Clinical characteristics and, mean of all anthropometric measures of ISS patients included in the study (both mutated and nonmutated) are shown in Table 2. Of all ISS children analyzed 17 girls and 13 boys have variants indicate that females more affected than males with ratio of 57% females and 43% males in ISS patients with variants. These results revealed a 28% frequency of alterations to the SHOX gene in Saudi Arabia children with ISS. Anthropometry of ISS patients with SHOX variants and those without revealed that there are no big differences between mean height, mean weight, arm span, sitting height and subischeal leg length in both groups within males gender while big differences were noted in these parameters in females, suggesting that females more to be affected by SHOX variation. Direct DNA sequencing of purified PCR products resulted in overall with 1 mutation and 6 polymorphic variants. Four variants were previously reported in the SHOX database and the others have not been described and defined as novel. These mutation and variants are located in exons 1, 2, 4 and 6, while, no variants were detected in exons 3 and 5. Interestingly, we found a missense mutation (c.528G>C, p. E176D) in the DNA homeodomain binding site of exon-4 at the position 528. This mutation was detected in 1 girl patient aged 5.5 years as a heterozygous form (Fig. 1). According to the PolyPhen-2 website program, this mutation is predicted to be probably damaging and considered as pathogenic one. Three polymorphic variants identified in noncoding region of exon-1. First variant is a novel and found as insertion of 3 nucleotides between the position c.-646_-645insTGT (Fig. 2A). The second and third variants were reported previously14) and detected in positions c.-512C>A and c.-507G>C, respectively, as a homozygous genotype forms (Fig. 2B, C). Interestingly, 6 patients were carried both variants (c.512C>A and c.-507G>C) as a compound homozygous (Fig. 2D). Next, 1 polymorphic variant was identified in 5'UTR (untranslated region) of exon-2, in position c.-372 G>A as homozygous form in five patients and heterozygous form in 9 cases (Fig. 3A, B). Two novel polymorphic variants were identified in exon-6a. First one was detected in position c.*41C>A in the 6a- 3'UTR as homozygous in 1 patient and heterozygous genotype forms in the other one (Fig. 4A1, A2). Second variant was found as an insertion variant detected in position c.*284_285insAG in 6a- 3'UTR (Fig. 4B). Table 3 summarized the phenotypically characteristics and polymorphic variants frequencies that found in this study. There is no significant differences in the phenotypic parameters between ISS patients that having DNA variations and those without DNA variations.


Longitudinal growth is a complicated process that is controlled by genetic factors and regulated by both permissive and regulatory factors15). SHOX gene belongs to the transcriptional regulators family that has an essential role in development16). SHOX gene variants expected to be responsible for 2% of patients with ISS17) that has increased to 23% by time due to better clinical attention to such gene18). Our study of 105 children with ISS showed 30 patients (28%) of the children had at least 1 variant that explained their short stature. The higher frequency in our study when compared to published studies that reported this association with a very broad frequency range varying from 1.5% to 15%19), which may be explained by ascertainment bias or by a true increased frequency of SHOX variants as a result of high rate of consanguineous marriage in Saudi Arabia as reported by el-Hazmi et al.20).
Comparison of mutation prevalence in prior studies is difficult due to varying definitions of ISS, the inclusion of patients with skeletal abnormalities, different mutational analyses (single-strand conformational polymorphism vs. direct sequencing), differences in the regions of the SHOX gene analyzed, and population diversity. Our variants rate is higher than the mutation range as previously reported by Rappold et al.21), of a large cohort of 1,534 patients with ISS, a mutational frequency of 2.2% was documented. Huber et al.6) found a frequency of 15% in 84 patients, Sandoval et al.22) found a frequency of 8.1% in 62 ISS Colombian patients, while Chen et al.3) found a frequency of 22%. Interestingly, in this study, most of our male patients present at school age, while females presented earlier and shorter. This result was in agreement with Binder, who noted that although the penetrance of SHOX deficiency is high, but its clinical expression is very variable seemly more marked with age23). Characteristic signs are more frequent and more severe in girls, a finding which may be explained by the presence of higher estrogen levels in females24). Previous studies showed several mutations in SHOX gene in ISS patients in some countries22,25).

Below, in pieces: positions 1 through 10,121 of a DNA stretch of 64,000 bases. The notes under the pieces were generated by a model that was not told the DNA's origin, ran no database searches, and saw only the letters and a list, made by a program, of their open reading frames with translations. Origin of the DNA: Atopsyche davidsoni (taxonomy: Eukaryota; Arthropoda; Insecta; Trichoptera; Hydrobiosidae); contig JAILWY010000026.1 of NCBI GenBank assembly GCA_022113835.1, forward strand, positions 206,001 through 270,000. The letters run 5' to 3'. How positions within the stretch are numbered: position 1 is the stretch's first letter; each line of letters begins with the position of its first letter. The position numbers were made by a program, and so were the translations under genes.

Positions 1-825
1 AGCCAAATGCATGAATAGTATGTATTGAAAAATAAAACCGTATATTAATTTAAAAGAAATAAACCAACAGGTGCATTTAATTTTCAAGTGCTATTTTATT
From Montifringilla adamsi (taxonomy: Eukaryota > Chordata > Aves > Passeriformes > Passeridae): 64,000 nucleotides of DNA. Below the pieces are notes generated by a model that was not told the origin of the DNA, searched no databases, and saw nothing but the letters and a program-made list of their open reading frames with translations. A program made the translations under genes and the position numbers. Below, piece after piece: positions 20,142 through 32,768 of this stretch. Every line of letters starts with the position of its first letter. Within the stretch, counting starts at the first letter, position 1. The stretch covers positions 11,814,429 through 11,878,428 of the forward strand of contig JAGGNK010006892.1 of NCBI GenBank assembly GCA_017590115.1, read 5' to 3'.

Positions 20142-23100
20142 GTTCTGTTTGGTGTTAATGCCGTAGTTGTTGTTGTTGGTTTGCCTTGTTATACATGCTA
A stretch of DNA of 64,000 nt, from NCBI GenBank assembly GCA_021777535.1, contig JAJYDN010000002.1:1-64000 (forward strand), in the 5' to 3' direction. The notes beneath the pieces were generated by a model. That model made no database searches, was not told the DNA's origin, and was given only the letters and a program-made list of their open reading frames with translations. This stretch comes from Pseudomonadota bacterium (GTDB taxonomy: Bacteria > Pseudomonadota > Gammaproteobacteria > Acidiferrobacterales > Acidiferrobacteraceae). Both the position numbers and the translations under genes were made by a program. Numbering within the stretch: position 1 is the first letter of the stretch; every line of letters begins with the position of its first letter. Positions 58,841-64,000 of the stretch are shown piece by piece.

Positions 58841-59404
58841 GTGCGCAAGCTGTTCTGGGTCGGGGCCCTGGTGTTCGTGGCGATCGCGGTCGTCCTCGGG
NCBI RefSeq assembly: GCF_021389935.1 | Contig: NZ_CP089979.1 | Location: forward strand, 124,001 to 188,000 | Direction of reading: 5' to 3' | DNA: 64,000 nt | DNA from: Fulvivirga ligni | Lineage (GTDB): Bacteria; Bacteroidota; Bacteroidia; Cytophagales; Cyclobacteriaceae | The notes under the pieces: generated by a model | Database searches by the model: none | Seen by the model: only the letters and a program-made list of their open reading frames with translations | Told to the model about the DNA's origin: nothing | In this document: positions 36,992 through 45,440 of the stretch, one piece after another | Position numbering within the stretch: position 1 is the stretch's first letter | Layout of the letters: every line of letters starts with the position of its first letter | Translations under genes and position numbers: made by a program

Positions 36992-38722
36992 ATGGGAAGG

Only few clinical studies related to pattern, diagnosis and frequency of short stature in Saudi Arabia children were done9,10,11). The molecular genetics techniques allowed the opportunity to improve the diagnoses of disease especially in the field of endocrinology science. With respect to variants found in the present study and those previously reported in literature, 2 polymorphic variants in noncoding region of exon-1 (c.-507G>C, c.-512C>A) and one polymorphic variant was identified in 5'UTR of exon-2 (c.-372G>A) were already reported14).
According to the hypothesis of the ability of regulatory elements to modulate gene expression26), and as reported previously, the 5′ UTR has an important role in posttranscriptional regulatory pathways that control mRNA localization, stability and translation efficiency27), the high frequency of variants that identified in noncoding regions of exons 1 and 2 as a promoter region could be affecting the expression of SHOX protein.
Interestingly, we detect a pathogenic mutation in the homeodomain DNA binding site of SHOX gene in exon 4 (c. 528G>C). This homeodomain play important role in DNA binding, protein transactivation, cell cycle and growth regulation28). Clement-Jones et al.16) stated that the homeodomain proteins have an important physiological functions in regulating the embryonic development in vertebrates, suggesting that the mutations in SHOX gene especially in homeodomain region may lead to developmental abnormalities. Other studies revealed the functional consequences for the mutants R168W, L132V, A170P and R173H that found in homeodomain region of SHOX gene with respect to DNA binding, dimerization or nuclear translocation of the SHOX protein 29,30).